On Coach K’s longevity at Duke and how he’s able to do it …

“Well, you’d have to ask him because I don’t know. When Coach (Adolph) Rupp was here, and it was I think 42 years, the first 15, 20 were really early. Just getting it going, but that was back then. Coaches stayed at places 20, 30, 40 years. You have about five guys probably in that mode right in the country, and when those guys step away, I don’t think you’ll be seeing anybody going 40 years anymore. It’s just a different environment. Those guys that did it and were able to sustain because it’s not just keeping your job; you’ve got to have success. And then you’ve got to have success over different eras, which things change. How about this? The game changes. The game seems to be changing about every five years now. You can’t say, ‘I’m going to coach the same way as I did when I first got started.’ And I’m not only saying your temperament or your personality coaching, I’m talking about how you’re playing defensively. What are you teaching? So when you look at what he’s done over generations and that he’s maintained that level of excellence, it’s amazing to me.”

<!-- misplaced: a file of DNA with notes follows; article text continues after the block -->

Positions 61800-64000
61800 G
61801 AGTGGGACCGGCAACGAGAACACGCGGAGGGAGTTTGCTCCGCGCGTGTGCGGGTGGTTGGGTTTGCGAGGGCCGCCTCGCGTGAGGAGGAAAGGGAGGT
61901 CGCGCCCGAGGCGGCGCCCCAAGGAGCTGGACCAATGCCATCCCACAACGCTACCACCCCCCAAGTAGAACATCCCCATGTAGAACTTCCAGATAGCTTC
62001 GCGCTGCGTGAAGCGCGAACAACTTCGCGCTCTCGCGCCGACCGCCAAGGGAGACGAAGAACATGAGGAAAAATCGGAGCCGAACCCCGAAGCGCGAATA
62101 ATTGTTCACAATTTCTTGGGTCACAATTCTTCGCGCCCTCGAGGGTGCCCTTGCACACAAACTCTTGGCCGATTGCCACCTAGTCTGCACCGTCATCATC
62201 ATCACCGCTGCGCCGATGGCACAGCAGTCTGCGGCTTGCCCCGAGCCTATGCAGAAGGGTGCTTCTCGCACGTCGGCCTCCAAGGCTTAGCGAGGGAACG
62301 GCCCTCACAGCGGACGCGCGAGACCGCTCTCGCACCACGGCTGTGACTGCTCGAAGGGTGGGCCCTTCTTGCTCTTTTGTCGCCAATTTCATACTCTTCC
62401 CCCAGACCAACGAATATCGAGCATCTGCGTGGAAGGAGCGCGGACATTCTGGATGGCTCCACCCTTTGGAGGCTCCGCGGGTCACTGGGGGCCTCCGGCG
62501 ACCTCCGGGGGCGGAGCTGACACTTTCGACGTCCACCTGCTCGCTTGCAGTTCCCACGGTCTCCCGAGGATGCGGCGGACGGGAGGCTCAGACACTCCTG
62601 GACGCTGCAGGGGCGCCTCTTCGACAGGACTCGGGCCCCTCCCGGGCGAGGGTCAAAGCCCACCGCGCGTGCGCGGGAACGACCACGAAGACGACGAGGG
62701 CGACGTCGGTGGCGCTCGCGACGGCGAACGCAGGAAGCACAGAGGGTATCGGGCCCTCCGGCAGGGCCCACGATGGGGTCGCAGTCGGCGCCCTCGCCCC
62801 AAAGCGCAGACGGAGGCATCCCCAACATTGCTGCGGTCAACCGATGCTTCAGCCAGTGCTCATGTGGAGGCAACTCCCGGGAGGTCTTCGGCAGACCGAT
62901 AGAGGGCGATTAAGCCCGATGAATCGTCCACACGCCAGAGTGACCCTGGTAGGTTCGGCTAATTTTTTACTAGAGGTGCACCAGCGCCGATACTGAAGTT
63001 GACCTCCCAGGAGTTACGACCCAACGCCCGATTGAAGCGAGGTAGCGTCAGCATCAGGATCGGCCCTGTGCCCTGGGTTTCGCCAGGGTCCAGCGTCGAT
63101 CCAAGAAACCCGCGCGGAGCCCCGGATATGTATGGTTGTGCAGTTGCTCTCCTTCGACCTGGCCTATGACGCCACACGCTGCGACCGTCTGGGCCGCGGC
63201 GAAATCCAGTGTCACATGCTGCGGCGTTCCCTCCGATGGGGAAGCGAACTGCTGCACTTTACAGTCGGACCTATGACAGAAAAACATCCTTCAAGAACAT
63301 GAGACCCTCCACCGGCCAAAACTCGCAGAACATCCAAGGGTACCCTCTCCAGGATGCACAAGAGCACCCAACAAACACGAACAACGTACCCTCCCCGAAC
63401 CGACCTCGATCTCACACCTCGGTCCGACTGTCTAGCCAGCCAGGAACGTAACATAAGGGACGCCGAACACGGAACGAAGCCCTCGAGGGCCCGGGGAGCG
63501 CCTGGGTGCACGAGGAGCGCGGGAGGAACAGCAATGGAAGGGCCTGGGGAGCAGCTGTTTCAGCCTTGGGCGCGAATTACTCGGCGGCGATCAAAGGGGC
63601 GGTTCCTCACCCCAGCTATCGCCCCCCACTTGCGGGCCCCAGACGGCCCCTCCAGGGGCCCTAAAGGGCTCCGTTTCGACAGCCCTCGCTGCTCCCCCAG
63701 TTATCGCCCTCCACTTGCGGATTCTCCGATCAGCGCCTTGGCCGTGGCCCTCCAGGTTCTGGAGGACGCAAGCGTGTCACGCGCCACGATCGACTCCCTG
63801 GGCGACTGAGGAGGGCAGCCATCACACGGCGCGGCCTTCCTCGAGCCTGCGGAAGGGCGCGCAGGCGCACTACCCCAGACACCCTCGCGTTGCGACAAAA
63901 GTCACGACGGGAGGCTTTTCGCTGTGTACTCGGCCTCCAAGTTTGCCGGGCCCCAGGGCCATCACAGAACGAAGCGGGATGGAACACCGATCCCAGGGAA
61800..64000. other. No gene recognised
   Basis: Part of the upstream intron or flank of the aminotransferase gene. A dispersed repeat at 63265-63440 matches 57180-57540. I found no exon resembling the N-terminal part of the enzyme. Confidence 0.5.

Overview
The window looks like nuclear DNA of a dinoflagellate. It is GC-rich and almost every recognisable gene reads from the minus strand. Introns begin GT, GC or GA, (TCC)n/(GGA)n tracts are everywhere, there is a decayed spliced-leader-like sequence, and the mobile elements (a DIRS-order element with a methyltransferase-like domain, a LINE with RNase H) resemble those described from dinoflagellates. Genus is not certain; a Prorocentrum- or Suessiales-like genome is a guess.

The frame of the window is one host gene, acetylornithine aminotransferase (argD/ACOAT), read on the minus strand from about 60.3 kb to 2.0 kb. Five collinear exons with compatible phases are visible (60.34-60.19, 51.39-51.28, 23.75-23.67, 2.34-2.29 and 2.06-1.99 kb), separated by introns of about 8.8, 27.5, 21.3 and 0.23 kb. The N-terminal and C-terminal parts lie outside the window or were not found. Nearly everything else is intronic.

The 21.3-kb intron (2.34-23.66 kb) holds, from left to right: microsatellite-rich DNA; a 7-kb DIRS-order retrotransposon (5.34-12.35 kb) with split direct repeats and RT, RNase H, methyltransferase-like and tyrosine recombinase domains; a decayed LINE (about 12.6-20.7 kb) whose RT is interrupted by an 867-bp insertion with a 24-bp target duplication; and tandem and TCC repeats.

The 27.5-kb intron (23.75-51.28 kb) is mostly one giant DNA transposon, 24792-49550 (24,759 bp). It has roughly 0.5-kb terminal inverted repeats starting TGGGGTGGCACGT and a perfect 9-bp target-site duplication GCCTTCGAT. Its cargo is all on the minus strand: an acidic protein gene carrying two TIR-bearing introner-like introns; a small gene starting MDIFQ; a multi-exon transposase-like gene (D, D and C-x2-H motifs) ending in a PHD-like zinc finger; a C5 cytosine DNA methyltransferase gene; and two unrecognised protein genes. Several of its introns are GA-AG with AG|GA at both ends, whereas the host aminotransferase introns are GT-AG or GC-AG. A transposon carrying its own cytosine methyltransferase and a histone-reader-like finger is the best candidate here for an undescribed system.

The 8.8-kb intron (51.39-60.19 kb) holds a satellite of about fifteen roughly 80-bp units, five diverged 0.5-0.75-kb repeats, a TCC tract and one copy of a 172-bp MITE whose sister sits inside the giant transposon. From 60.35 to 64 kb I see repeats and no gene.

On UK’s freshmen comparing themselves to Duke’s highly-touted freshman class …

“I don’t think they are. They’re excited about playing the game – my guys. I like my team. I’m good. We may be facing a team that’s better than us. OK. But over the long haul, the way this team practices, the way they get along, the grind of this, that each individual player has gotten better, I’m good. I want this team, and we’ll throw it up and see what goes on. But I don’t believe our freshmen – they shouldn’t. Like be who you are.”

On if he can remember changes he’s made in coaching style because of the way the game has changed …